In an electronics application, where mandates require the use of ESD footwear, low conductivity is typically not a problem. In an end user space, with people wearing regular street shoes and working with energized equipment, it could pose a safety risk.
Installing highly conductive carpet over a less conductive adhesive will raise system resistance—that is, the resistance of the entire system: carpet, adhesive, and shoes worn by the test subject, standing on the carpet—masking the problem. The resistance of the carpet itself doesn’t go up. Remember: system resistance is never lower than resistance of the least conductive element in the chain; in systems readings, the resistance of the carpet simply seems higher. Potential safety risks are the same.
The PVC backing on static-dissipative carpet, on the other hand, slows the flow of current from the walking surface, through the carbon fibers in the yarn to the conductive adhesive or subfloor. With a resistance over 106, dissipative carpet safely and effectively transports charges to ground—with no appreciable vulnerability from environmentally-induced fluctuations.
The Sweet Spot
Today, industry consensus is that a floor should be neither so conductive that it poses a safety risk nor so high in the dissipative range that it cannot bleed static charges as quickly as they’re generated.
For safety and optimal performance, the goal is to find materials with resistance values in the mid-range, what we call “the Sweet Spot.” That is, between 1 x 105 and 1 x 108.
Any flooring material that measures within this range will safely and effectively discharge static to ground.
To be sure the floor you choose will satisfy performance criteria, it’s crucial to do the proper testing in accordance with industry standards. To test electrical resistance, all industry standards require following the procedures outlined in ANSI/ESD STM7.1, for both point-to-point resistance (Rtt) and resistance to ground (Rtg).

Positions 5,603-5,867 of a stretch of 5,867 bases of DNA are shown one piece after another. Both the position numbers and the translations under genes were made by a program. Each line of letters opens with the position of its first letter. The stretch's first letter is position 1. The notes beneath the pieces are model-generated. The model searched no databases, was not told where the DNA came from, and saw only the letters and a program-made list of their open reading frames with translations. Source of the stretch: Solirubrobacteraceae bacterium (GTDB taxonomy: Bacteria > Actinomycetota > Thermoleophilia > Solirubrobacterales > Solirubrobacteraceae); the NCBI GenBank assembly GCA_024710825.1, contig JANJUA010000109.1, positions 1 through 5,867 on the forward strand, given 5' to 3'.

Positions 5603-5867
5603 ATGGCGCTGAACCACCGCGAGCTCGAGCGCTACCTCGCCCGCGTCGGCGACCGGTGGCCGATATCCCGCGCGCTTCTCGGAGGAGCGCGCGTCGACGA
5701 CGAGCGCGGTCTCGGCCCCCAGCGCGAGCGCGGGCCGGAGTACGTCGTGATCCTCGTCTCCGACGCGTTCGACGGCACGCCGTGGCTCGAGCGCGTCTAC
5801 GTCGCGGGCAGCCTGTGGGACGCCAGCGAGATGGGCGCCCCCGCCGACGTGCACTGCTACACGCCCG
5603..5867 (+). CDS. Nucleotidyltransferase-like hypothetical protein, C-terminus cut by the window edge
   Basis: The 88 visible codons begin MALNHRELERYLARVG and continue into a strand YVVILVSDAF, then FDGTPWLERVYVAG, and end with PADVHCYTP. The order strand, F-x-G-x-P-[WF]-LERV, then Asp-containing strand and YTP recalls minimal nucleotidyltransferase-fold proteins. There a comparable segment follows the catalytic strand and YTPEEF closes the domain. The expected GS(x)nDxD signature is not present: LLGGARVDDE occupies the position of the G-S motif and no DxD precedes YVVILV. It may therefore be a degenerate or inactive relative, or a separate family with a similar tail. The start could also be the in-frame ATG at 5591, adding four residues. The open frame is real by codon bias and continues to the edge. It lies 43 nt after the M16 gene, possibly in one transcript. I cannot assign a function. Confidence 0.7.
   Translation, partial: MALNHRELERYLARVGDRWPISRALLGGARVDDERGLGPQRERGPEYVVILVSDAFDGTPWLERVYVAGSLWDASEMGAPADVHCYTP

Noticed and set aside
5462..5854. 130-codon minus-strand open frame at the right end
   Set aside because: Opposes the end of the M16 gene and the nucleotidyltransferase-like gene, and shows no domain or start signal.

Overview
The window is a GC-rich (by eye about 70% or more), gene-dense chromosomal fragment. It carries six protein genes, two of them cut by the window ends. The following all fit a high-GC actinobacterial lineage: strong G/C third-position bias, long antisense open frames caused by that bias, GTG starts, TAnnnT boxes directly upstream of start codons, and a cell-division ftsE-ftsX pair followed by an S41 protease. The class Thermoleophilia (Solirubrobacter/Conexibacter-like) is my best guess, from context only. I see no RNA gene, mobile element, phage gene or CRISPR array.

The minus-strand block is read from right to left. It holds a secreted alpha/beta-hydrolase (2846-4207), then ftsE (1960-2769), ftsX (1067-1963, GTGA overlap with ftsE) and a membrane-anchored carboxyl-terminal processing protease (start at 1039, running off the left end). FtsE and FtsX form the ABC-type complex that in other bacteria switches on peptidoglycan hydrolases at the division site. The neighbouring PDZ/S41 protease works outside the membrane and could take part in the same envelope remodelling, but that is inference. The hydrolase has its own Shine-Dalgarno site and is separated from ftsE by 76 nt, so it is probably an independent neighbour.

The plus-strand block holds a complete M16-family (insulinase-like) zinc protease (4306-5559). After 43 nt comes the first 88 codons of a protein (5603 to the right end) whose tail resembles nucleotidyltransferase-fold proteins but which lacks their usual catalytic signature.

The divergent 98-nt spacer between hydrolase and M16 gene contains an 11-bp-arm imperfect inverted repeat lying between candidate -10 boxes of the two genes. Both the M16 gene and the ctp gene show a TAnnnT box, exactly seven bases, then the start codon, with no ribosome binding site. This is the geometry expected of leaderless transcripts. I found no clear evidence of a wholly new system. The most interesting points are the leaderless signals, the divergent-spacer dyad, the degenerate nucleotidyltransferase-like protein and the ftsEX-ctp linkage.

As humidity affects conductivity, the flooring material should be conditioned in a controlled chamber at 12% RH for three days prior to testing. Testing at low RH ensures that the floor does not require high ambient humidity to be adequately conductive.
A mockup installation should be tested in the space where the floor will be used to gauge performance within the environment.
A system resistance test, done in accordance with ANSI/ESD S97.1, should be performed to measure the resistance of the flooring system—i.e., the flooring material, conductive adhesive, and shoes worn by the test subject.
Inconsistency in readings for material and system resistance suggest that resistance values have been artificially altered by a component in the flooring system and should be investigated.
System resistance and body voltage tests should always be performed with the test subject wearing footwear that’s as close as possible to the shoes people are likely to wear in the space.
To Avoid Confusion, Eliminate the Terms Conductive & Dissipative from Conversations about ESD Floors
While conductive and dissipative may be useful for interpreting electrical standards, specifying a floor based only on resistance values is asking for trouble. Rather than deal with needless confusion—or risk specifying a floor that ultimately fails—it’s wise to eliminate the terms conductive and dissipative from conversations on the specification or selection of an ESD floor.
To be sure the floor you select will provide adequate static protection and prevent damage from random static discharge:
Can you identify the “Sweet Spot” for electrical resistance? In this cartoon video, we take a humorous look at electrical resistance, as described by Ohm’s Law. Animated sequences illustrate the relationship between resistance, voltage, and current, and show why the “Sweet Spot” – 1.0 x 105 – 1.0 x 108 Ω – is the optimal resistance range for ESD flooring.